by Phil Gravitt
SONOMA COUNTY, CA – In the world of theater it is often useful to know how to do more than just one thing.
Jeff Basham, a truly multi-talented person and wide-ranging contributor to Sonoma County theater, says, “It helps if the technicians understand the whole picture. A well-rounded technician is able to pinch-hit in any technical spot at a moment’s notice. If the deck crew knows how to run the sound board, and the sound operator gets sick in the middle of a show, that deck crew can run to the booth and take over.”
Basham is a stage manager and sound engineer, but he has also contributed to theater as a rehearsal stage manager and as an assistant stage manager, and in many other ways.
“It is extremely helpful for theater technicians to be well-rounded. If a production manager knows that they can use you in any position they need, rather than just lights or just sound – they will keep your name high on the list.” says Basham.
Although he has spent countless hours on the technical side of theater, Jeff has managed to find time to be an actor too. The difference in the amount of time acting takes versus other theater aspects is somewhat of a balancing act and must be considered carefully when choosing between the two.
Basham explains, “ The main difference is the time commitment involved. An actor or stage manager devotes 80% of their time to the rehearsals, production meetings, press events, etc. A sound engineer or deck crew member is only involved once tech week starts and during the run.”
There are other differences between being the on-stage presence and being a backstage or technical booth presence too.
“As an actor, the audience really identifies you. In other positions such as stage manager, sound engineer, or light board operator, talents come in the form of staying invisible, and your skill is based on how invisible you are during a show.” says Basham.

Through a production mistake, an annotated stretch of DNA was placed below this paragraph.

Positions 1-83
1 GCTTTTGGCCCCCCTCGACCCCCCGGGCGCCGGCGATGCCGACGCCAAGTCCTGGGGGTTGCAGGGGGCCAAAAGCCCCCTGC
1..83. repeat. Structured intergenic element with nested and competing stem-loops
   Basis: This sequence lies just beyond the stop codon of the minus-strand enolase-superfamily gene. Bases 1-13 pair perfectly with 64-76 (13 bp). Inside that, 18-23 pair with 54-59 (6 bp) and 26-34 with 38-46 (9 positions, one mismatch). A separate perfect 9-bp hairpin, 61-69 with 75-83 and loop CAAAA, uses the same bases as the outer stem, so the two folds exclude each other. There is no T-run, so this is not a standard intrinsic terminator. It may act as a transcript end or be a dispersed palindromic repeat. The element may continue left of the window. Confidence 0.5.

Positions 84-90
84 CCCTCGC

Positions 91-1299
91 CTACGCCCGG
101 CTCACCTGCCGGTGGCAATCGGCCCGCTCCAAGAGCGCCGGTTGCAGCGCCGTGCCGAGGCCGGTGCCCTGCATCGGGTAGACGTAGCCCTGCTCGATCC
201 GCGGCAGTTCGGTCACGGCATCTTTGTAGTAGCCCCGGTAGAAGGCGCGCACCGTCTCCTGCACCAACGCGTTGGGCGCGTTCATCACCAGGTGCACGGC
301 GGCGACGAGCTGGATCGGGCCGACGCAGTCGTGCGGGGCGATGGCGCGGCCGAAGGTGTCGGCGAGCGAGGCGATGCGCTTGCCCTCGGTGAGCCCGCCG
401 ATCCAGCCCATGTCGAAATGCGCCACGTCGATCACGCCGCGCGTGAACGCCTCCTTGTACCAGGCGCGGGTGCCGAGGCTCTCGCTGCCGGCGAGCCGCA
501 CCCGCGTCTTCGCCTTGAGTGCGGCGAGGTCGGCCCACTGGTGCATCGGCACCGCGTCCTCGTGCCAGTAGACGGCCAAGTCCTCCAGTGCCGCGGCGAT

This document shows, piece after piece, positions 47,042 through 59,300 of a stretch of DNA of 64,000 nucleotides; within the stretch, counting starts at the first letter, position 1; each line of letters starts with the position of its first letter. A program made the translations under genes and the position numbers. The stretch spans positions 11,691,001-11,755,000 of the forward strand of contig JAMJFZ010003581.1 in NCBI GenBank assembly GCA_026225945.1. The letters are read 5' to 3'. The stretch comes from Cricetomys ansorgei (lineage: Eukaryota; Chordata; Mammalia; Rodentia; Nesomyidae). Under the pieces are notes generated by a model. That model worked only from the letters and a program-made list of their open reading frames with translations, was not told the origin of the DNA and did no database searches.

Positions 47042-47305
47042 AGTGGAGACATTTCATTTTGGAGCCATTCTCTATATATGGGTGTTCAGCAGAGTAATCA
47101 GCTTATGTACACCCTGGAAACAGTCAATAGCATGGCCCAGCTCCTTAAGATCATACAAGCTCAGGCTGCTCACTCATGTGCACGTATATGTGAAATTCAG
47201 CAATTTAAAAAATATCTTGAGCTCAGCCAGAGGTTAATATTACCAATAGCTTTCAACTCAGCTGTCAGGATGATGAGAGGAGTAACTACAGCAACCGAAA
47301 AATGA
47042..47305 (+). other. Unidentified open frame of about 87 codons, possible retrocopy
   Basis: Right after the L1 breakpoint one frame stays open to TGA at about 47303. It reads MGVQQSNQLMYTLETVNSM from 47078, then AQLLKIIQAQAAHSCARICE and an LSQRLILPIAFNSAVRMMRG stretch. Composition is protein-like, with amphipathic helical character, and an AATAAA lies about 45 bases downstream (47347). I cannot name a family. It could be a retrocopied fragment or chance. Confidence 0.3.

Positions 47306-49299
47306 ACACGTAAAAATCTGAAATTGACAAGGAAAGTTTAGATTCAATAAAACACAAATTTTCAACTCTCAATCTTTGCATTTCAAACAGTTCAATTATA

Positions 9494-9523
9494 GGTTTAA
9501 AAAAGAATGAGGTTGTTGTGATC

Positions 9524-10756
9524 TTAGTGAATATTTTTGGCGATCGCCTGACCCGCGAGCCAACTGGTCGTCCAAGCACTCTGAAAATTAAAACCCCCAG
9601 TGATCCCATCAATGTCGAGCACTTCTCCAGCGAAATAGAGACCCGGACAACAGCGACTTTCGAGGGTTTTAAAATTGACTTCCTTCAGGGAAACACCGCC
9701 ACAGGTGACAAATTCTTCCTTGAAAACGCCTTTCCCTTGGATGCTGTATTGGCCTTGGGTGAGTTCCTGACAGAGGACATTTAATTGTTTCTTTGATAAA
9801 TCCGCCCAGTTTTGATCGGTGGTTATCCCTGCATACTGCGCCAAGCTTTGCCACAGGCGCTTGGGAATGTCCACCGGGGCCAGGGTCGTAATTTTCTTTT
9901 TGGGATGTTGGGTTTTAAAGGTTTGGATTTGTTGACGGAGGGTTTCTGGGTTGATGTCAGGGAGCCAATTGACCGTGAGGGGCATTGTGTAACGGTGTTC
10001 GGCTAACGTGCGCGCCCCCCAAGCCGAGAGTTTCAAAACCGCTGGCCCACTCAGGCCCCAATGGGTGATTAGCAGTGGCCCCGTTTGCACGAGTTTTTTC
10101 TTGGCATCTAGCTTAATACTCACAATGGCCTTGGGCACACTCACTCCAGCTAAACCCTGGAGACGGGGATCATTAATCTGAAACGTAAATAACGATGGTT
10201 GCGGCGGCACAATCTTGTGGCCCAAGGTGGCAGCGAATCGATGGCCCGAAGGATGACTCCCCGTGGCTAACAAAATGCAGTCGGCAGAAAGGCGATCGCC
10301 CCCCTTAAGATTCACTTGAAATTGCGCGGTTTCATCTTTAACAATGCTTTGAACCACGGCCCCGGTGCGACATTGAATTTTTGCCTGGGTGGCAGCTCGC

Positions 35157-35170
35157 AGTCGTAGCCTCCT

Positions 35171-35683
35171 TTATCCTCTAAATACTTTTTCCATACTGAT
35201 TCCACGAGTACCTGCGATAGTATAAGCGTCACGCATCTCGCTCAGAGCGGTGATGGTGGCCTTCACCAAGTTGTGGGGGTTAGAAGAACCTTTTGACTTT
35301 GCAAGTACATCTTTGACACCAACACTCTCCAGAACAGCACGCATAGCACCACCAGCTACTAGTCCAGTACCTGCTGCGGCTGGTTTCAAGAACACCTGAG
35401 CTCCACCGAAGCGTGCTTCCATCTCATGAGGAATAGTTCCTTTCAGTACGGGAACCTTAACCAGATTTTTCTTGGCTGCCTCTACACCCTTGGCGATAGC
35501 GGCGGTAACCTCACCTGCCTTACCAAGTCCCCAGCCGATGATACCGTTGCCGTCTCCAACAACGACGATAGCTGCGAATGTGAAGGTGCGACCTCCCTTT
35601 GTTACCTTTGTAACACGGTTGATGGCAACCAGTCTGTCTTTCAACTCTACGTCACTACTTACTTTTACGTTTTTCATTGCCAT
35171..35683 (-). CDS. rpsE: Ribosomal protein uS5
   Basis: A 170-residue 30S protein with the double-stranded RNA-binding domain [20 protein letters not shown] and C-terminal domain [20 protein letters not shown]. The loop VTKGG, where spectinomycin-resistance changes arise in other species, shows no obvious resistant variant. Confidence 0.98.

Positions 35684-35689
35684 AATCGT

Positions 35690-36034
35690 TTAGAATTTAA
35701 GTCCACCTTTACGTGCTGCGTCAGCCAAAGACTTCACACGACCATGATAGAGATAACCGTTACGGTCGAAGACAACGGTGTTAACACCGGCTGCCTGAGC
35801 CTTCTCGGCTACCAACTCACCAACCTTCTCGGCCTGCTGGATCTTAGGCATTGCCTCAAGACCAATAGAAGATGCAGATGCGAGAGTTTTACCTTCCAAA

Besides the obvious technical training needed in order to run the vast array of electronic equipment involved behind the scenes, Basham explains other important skills that are necessary in order to work behind the scenes, “The ability to stay cool, because so many things can and will go wrong each performance. The microphones will mysteriously eat all their remaining battery when the battery was full ten minutes before curtain, the lights will randomly flash all over the stage, the actors will drop a line or a page or two of lines, and the technicians will then scramble to get in sync.”
The technical training necessary to work behind the scenes can come in many forms. For someone interested in theater, but who simply doesn’t know where or how to begin, Jeff recommends, “contacting your local community theater group, and asking how you can volunteer to learn about the area that interests you. Musicals give the most opportunity for the most people to be involved in the greatest number of ways. If you’re interested in breaking into acting, see if your local junior college or theater company offers classes. Many classes are taught by individuals who you may find yourself auditioning for in the future. If you do a good job in class, and show your determination, commitment, and heart, it will be remembered. If you also have the ability to listen and to give an encouraging word, you’ll go far, no matter what you set your mind to do.”
Phil Gravitt is a freelance writer whose articles have appeared in the San Francisco Chronicle and Examiner, the Noe Valley Voice & other San Francisco neighborhood newspapers, and the Bay Area Visual Arts Blog http://www.BAArtQuake.com.